A fungus could halt the advance of cheatgrass

Gonzaga University biology professors Julie Beckstead and David L. Boose were recently awarded $247,000 in federal grants for a three-year study on pyrenophora semeniperda, a fungus that attacks the seeds of cheatgrass.

Something like this could save the rangelands of the West.  Story in the New York Times. Associated Press.







  1. ClapSo Avatar

    Is there any worry that this fungus could end being like the cane toad fiasco? I always worry when they use one species to attack another. It sometimes leads to the newly introduced species become invasive itself.

    The scientifically impossible I do right away
    The spiritually miraculous takes a bit longer

  2. Ralph Maughan Avatar

    You always have to worry about detrimental effects on non-target species.

    Does anyone know about this fungus. I believe, I have actually seen it in stands of unburned cheatgrass which have gone through an unusual wet period, such as an early August week of rain, after seed drop, but before the time when cheatgrass seeds sprout.

  3. jimbob Avatar

    I agree Clapso and something like a fungus could be so difficult to investigate that I’d worry about the government using it without enough study. It has happened many times. However, if safe and effective it would be fantastic.

    I’ve always wanted to work on the problem of ridding ecosystems of invasive species when I am done teaching. At least somebody is trying!

  4. be Avatar

    the fungus seems like a promising developement, Clapso gets it right with the concern though. i hope it works. even more, it’d be nice to see a serious effort on the other end ~ i.e. to stop the spread of cheatgrass by removing those factors that we can control and that we know contribute to spread. it seems like that’d be the best bang for the buck.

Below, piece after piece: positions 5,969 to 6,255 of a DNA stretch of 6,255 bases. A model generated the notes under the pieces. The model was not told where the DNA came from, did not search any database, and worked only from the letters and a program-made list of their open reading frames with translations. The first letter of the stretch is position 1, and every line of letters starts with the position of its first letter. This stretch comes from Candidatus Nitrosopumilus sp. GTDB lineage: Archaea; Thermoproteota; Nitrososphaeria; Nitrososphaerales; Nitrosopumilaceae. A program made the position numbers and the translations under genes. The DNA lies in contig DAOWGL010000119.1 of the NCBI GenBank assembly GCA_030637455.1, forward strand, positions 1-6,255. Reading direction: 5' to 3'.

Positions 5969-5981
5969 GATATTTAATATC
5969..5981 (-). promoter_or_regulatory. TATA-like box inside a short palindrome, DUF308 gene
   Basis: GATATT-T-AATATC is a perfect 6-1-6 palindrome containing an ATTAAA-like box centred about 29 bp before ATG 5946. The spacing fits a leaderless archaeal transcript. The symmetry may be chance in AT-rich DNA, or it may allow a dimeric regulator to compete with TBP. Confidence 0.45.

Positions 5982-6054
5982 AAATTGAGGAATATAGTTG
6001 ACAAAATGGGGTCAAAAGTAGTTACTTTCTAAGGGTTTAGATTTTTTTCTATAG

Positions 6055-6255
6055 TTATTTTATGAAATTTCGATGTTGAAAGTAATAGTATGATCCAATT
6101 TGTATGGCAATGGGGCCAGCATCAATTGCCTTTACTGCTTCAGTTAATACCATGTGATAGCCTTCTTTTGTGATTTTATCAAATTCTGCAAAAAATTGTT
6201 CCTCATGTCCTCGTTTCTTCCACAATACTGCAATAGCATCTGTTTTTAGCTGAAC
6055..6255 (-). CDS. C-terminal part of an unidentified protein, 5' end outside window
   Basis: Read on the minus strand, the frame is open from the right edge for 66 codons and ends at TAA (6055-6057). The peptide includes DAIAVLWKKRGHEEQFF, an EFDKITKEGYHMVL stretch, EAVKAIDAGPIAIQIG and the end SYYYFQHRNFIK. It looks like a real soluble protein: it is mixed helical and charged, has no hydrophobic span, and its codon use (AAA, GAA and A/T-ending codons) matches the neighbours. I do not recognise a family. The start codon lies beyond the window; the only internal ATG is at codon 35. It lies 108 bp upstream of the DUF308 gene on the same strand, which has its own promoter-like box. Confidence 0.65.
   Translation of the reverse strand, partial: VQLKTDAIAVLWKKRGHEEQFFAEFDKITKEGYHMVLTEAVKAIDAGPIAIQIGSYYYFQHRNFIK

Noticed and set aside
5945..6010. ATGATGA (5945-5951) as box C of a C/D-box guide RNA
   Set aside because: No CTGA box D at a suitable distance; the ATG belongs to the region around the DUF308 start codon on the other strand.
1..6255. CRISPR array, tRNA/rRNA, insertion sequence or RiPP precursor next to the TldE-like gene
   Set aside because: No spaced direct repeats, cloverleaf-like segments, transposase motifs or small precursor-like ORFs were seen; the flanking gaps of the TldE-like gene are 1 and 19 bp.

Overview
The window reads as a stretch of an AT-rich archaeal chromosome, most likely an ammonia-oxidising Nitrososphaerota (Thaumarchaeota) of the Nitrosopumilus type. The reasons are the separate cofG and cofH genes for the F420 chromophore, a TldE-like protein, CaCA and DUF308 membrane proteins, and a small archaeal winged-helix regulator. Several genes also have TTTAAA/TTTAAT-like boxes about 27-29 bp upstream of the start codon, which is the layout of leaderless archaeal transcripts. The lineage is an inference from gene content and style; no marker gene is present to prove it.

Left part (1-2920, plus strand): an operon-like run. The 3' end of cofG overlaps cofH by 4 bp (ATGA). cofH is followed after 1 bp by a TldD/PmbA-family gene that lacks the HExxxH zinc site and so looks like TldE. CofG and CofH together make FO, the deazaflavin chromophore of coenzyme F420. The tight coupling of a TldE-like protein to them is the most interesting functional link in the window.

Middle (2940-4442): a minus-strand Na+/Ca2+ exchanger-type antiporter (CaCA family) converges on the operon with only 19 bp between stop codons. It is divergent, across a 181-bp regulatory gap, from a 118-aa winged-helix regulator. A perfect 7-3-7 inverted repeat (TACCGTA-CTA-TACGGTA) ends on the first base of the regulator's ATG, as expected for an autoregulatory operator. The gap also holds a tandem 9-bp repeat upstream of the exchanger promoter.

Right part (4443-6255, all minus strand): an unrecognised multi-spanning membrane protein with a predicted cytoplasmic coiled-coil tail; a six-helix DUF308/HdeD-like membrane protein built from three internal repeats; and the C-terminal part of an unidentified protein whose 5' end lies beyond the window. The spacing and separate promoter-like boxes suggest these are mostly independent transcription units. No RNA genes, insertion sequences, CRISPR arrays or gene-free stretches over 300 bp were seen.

5. Eric Avatar

    Fortunately, it isn’t a newly introduced species. It’s apparently been here a while.

  6. ClapSo Avatar

    The factor that worries me, even though this fungus in not new, is how will a large food source, such as this cheatgrass over population, effect the bloom of this fungus. Will the resultant (hopefully temporary) over population of fungus cause other negative effects?

    The scientifically impossible I do right away
    The spiritually miraculous takes a bit longer

  7. Eric Avatar

    Yeah that’s true. Another unknown factor. Fungi are organisms essential to most ecosystems’ health, but their artificial spread over wide areas could be detrimental. Personally, I hope it works. It will take about 10 years according to Julie Beckstead to grow large enough quantities to spread. Hopefully, in the interim they will thoroughly test the species with native plants.


Dr. Ralph Maughan is professor emeritus of political science at Idaho State University. He was a Western Watersheds Project Board Member off and on for many years, and was also its President for several years. For a long time he produced Ralph Maughan’s Wolf Report. He was a founder of the Greater Yellowstone Coalition. He and Jackie Johnson Maughan wrote three editions of “Hiking Idaho.” He also wrote “Beyond the Tetons” and “Backpacking Wyoming’s Teton and Washakie Wilderness.” He created and is the administrator of The Wildlife News.

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